Saturday, June 14, 2008

Environmentalism the enemy of industry?

An old friend of mine has recently forwarded some newsletters from the company he works for. This successful industrial company has devoted significant portions of the newsletter to dispelling "myths" about the environment. What I found most interesting was how much the company seems to fear that environmental regulation will devastate us economically. This seems to be a common theme among those who oppose environmental regulations, but I have a hard time understanding what they base it on.

It's not hard to find a list of the world's countries ranked by GDP per capita. While not perfect, it's a pretty good indicator of the overall wealth and economic productivity of nations. Here's a wikipedia entry that lists nations according to IMF, CIA, and World Bank numbers separately:

The US is not at the top of the list according to any of the three institutions. And when looking at the nations that rank higher than the US in per capita GDP, nearly all of them have significantly more stringent environmental regulations. What's even more interesting is to consider that as little as a decade ago, the US was clearly ahead of all these nations. In the past decade, during a period when many of these tough environmental laws were passed, these nations have actually moved ahead of the US in terms of per capita economic productivity.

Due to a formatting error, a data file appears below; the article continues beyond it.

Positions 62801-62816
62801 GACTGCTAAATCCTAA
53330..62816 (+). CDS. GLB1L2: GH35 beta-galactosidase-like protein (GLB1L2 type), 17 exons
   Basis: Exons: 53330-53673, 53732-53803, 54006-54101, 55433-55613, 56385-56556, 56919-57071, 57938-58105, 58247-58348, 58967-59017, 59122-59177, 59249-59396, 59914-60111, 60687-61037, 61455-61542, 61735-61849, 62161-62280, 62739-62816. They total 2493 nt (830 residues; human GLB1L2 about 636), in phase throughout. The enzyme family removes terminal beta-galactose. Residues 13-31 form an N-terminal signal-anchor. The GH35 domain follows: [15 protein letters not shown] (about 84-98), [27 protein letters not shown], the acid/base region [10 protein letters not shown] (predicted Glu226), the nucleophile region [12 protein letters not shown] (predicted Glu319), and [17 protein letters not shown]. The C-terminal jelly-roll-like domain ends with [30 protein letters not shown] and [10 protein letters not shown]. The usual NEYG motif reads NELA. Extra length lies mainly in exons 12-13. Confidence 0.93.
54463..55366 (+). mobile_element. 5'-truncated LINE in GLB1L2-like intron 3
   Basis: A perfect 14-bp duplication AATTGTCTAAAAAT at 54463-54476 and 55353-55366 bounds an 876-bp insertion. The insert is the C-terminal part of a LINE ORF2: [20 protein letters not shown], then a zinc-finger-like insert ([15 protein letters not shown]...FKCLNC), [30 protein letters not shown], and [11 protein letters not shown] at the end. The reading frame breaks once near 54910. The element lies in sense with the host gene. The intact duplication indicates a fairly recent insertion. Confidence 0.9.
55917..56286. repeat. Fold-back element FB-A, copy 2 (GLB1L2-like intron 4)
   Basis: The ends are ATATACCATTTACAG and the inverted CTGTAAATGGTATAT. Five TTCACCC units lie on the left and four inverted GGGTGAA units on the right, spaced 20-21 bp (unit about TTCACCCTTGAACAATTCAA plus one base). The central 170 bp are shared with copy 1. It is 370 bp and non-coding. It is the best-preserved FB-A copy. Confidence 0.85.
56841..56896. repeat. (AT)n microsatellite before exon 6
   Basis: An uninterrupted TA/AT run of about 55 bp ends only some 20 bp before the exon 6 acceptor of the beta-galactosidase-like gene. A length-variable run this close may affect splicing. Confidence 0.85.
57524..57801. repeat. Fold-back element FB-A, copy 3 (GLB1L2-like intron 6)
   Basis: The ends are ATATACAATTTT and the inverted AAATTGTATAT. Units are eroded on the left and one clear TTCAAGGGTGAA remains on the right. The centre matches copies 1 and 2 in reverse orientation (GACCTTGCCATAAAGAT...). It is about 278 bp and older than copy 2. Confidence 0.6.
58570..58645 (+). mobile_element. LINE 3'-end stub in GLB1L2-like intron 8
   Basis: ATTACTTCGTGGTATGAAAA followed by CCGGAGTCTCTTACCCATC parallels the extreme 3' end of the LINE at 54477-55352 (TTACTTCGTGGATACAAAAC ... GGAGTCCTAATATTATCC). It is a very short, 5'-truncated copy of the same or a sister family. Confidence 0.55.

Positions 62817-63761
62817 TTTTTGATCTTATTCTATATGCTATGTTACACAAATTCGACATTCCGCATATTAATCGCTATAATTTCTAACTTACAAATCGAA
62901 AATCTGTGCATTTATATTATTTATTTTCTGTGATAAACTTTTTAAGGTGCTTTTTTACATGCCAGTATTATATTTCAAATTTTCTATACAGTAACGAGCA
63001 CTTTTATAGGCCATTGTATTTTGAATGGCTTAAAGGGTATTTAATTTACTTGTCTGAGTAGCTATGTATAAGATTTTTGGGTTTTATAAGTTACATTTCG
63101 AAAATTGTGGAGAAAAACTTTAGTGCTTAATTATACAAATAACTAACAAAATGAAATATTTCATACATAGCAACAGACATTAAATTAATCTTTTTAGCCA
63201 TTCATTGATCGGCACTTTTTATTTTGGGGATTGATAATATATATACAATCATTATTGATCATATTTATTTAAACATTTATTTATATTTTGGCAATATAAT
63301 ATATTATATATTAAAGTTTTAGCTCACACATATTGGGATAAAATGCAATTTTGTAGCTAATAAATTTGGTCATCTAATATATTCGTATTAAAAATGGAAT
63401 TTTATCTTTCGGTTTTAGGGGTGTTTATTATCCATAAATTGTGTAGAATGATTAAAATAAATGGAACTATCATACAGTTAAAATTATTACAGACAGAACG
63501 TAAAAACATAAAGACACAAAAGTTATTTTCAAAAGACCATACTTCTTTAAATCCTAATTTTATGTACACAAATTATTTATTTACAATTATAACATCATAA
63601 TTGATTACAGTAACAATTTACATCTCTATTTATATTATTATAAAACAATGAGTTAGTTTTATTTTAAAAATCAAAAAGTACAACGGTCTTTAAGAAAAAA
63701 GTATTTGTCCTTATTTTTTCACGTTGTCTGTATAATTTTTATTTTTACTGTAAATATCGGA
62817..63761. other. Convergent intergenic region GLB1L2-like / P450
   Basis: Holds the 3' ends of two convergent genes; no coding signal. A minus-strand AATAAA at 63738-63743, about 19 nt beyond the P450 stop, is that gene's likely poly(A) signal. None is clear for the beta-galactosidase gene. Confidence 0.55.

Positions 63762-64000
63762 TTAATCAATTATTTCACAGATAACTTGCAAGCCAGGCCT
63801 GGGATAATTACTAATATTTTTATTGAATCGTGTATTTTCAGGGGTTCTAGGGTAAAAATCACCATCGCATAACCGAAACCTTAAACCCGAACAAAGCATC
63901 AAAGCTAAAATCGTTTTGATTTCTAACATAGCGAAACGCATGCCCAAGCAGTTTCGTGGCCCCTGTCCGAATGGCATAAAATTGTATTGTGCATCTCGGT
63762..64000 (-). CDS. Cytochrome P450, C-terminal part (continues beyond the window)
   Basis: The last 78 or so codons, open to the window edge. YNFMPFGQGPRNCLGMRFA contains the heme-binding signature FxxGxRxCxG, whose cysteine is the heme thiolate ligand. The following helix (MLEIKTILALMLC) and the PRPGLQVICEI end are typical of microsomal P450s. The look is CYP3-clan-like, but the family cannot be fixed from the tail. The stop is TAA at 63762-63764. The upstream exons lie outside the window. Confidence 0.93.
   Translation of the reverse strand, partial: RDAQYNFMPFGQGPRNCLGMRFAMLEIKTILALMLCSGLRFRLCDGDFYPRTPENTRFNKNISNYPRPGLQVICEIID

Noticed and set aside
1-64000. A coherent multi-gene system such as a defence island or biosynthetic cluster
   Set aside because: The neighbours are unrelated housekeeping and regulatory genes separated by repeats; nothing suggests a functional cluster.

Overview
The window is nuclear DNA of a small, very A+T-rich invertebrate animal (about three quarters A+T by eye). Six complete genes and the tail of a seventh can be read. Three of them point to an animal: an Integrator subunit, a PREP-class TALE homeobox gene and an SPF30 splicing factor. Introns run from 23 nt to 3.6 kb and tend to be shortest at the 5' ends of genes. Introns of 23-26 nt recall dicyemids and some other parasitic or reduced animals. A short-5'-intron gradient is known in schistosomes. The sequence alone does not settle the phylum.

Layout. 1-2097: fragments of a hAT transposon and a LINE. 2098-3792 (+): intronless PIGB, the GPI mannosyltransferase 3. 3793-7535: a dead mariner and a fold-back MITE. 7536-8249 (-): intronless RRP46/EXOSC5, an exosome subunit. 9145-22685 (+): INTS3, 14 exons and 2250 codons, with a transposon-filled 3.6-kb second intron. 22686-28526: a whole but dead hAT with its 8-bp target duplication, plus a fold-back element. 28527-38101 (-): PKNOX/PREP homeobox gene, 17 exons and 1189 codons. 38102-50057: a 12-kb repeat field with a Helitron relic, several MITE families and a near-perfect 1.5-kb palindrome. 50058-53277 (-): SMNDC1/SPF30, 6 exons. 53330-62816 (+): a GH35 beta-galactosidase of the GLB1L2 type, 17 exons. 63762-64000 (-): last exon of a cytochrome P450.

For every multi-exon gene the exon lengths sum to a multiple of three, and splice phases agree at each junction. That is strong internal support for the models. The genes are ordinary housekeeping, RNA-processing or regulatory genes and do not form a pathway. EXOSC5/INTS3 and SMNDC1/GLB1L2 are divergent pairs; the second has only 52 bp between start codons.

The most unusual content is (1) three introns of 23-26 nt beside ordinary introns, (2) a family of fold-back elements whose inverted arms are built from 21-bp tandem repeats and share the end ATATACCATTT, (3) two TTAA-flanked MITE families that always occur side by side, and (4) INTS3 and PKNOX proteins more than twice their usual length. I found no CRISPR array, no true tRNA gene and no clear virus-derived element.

Now, of course, I realize that there's far more going on than just environmental regulation. Monetary policy, tax code changes, and countless other forces are always at work on an economy. However, it seems clear that strict environmental regulation is not going to bring down our economy or standard of living in any significant way.

In fact, given the currently skyrocketing costs of energy on the global scene, the countries with strict efficiency standards have gained an incredible competitive advantage over those without. American car companies have long fought regulations to increase fuel efficiency...and now they find themselves playing catch-up to European and Asian companies that made fuel efficiency a priority long ago. American airlines seem to be on the verge of death, while European carriers, who operate far more efficient fleets, are weathering the crunch more comfortably. In business, adversity and challenges often reveal stunning new ways of doing things. The challenge of operating in a more environmentally-sensitive way has been embraced by some businesses--particularly in countries where they had no choice--and many of those companies are currently thriving as a result of their willingness to embrace change. However, some companies will find themselves unable to adapt, but that's just the nature of business.

When companies blame environmental policy for their troubles, it's clear they're simply looking for excuses. As an investor, I would steer well clear of such companies.



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